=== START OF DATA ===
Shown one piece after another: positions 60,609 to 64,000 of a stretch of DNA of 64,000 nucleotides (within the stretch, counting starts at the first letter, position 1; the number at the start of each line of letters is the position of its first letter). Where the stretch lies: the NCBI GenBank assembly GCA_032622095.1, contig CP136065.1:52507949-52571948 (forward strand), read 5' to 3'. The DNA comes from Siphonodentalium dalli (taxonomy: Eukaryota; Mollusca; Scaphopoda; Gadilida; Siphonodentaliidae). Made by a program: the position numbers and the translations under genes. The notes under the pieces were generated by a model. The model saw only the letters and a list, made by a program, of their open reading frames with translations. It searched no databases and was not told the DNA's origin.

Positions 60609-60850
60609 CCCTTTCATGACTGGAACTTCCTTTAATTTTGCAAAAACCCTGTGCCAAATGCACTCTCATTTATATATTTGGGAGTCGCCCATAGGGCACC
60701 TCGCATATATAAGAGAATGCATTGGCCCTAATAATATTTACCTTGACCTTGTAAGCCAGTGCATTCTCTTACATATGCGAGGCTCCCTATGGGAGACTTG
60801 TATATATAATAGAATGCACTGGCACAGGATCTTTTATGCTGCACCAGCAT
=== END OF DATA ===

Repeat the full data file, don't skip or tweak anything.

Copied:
Shown one piece after another: positions 60,609 to 64,000 of a stretch of DNA of 64,000 nucleotides (within the stretch, counting starts at the first letter, position 1; the number at the start of each line of letters is the position of its first letter). Where the stretch lies: the NCBI GenBank assembly GCA_032622095.1, contig CP136065.1:52507949-52571948 (forward strand), read 5' to 3'. The DNA comes from Siphonodentalium dalli (taxonomy: Eukaryota; Mollusca; Scaphopoda; Gadilida; Siphonodentaliidae). Made by a program: the position numbers and the translations under genes. The notes under the pieces were generated by a model. The model saw only the letters and a list, made by a program, of their open reading frames with translations. It searched no databases and was not told the DNA's origin.

Positions 60609-60850
60609 CCCTTTCATGACTGGAACTTCCTTTAATTTTGCAAAAACCCTGTGCCAAATGCACTCTCATTTATATATTTGGGAGTCGCCCATAGGGCACC
60701 TCGCATATATAAGAGAATGCATTGGCCCTAATAATATTTACCTTGACCTTGTAAGCCAGTGCATTCTCTTACATATGCGAGGCTCCCTATGGGAGACTTG
60801 TATATATAATAGAATGCACTGGCACAGGATCTTTTATGCTGCACCAGCAT